Sunday, November 8, 2009

Designing the Haus

The desgin portion of a project is probably the shortest, yet most important phase. Every desision made here will have an impact on the remaining life of the house- if something is places in the wrong spot, we'll be annoyed with it forever and always wish, we had done it differently.
But it's also the most fun part, since we can experiment with different approaches and ideas.
Now, what do we want from the house?
Let's start with a shopping list:

1. The house should be modest in size- 3 bedrooms on a private level.

2. The house should have a room for a home office/ workshop- Our old house had a big studio in the back which we used for furniture making, as a painting studio and home office. An awesome space which we are missing every day.

3. The indoor-outdoor relationship has to be very strong. We live here in a subtropical climate that allows to use the outdoors for most part of the year as an extended living space. And since we had lived many years in Europe, where blue sky can be a scarce commodity, we wanted to maximize the windows area.

4. The house should reflect the architectural language of it's time -the 21st century. We don't want a fake Tuscan Palazzo, because you can try to only imitate the shape of it, but you'd never capture the spirit and interior climate with a wood framed building. Anyone thinking different should spend a vacation in Tuscany (an awesome place)and find out for themselves before making their decision about style.

5. One of the most important aspects about the design is to incorporate the particularities of our climate. Los Angeles is located in a semi-arid environment. We are receiving 15 inches of rain per year- the same amount as Denver does. But while Denver gets it's percipitation over a 12 month period, we're getting it in only 3 months. and we need to account for that by storing as much as we can on site for irrigation in the dryer months. We therefore decided to incorporate a rain water harvesting system in the design.

6. We also wanted to recycle the water from tubs, showers and washer by installing a graywater system. As we learned, no one so far has managed to get a permit for that- so we'll be probably the first ones in town to get a permitted graywater system- if we succeed. But more on that later.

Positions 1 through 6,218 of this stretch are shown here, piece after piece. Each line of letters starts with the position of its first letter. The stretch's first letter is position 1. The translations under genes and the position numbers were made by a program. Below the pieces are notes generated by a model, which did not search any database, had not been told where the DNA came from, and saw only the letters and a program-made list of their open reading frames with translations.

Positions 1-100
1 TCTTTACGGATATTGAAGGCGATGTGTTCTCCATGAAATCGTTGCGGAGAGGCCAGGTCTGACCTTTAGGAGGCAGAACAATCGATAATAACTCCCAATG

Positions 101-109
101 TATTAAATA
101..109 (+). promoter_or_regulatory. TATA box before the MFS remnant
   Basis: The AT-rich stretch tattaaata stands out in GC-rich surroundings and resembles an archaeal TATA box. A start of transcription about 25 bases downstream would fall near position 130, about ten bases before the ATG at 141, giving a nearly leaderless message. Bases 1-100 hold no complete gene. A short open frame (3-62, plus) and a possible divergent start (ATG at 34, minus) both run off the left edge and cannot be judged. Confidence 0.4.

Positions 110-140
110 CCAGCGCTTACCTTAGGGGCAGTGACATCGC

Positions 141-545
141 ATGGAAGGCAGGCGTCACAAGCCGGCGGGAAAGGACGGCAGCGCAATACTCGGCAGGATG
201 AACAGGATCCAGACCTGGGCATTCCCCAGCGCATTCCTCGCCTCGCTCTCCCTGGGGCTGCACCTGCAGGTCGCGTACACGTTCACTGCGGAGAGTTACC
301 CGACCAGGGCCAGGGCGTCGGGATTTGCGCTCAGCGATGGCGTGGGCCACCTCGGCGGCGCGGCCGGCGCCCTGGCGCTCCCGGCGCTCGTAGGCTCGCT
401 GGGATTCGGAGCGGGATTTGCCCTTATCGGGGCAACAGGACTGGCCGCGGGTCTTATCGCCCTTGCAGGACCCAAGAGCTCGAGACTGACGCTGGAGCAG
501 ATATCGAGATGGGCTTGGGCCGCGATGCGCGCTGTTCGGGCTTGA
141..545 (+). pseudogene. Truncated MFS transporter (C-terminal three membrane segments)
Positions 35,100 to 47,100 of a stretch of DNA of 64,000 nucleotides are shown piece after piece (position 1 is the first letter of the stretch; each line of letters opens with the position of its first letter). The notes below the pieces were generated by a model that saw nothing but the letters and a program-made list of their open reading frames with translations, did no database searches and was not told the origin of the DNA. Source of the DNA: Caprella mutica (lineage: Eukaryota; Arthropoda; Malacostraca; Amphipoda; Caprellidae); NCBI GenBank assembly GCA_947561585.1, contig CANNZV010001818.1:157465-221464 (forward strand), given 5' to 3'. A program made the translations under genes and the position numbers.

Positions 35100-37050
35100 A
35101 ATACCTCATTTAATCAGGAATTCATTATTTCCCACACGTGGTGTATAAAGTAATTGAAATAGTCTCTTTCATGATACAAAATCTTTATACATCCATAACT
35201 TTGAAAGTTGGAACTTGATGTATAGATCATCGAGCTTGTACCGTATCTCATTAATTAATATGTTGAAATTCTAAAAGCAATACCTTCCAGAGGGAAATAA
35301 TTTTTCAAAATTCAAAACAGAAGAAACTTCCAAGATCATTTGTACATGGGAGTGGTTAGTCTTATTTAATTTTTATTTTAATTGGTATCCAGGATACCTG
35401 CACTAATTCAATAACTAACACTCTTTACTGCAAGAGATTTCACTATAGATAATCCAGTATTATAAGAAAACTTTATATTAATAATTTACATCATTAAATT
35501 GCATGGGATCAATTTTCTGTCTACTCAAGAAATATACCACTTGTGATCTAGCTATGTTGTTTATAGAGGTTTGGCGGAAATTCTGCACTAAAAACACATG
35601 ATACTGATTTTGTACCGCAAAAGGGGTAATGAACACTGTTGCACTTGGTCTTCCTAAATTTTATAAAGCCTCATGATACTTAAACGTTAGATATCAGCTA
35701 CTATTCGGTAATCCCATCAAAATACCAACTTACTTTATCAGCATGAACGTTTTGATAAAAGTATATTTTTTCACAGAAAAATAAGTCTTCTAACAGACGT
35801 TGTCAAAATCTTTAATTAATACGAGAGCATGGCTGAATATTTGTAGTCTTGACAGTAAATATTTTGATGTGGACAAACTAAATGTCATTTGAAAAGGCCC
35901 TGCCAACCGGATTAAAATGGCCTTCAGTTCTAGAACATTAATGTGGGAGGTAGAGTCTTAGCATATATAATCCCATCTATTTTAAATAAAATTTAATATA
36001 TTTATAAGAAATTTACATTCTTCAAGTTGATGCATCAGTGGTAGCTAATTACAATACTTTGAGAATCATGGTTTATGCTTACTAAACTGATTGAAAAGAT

7. Another climatic aspect is sun. While we have more than enough of it in summer, winters can be a bit chilly- although barely below freezing. So we need to provide protection from the summer sun, but let the winter sun in- provide enough insulation but use the sun to heat water- maybe even photovoltaics, if we can afford them. Our goal is to use as little A/C as possible- only as a backup system. To achieve that, we have a central stairwell with openings at the top, that allows us to draw in air through the windows and use the stack effect of the stairwell to draw it up and vent it out. We also provided openings in the direction of the prevailing winds to flush out the house. On the roof, we intend to use metal panels and/ or refective roofing material to reduce heat gain and on the upper floor walls we want to experiment with a rainscreen facade system to cool the exterior building walls in summer.

8. Most important, we also have a strict budget that cannot be exceeded. We will design the house in standard modules, use standard size doors and windows and won't be using structural steel, since this is expensive, will cause delays in coordination and delivery and is also quite a waste of energy.

Quite a challenge, I'd say. But that's the fun of designing anyway, isn't it?

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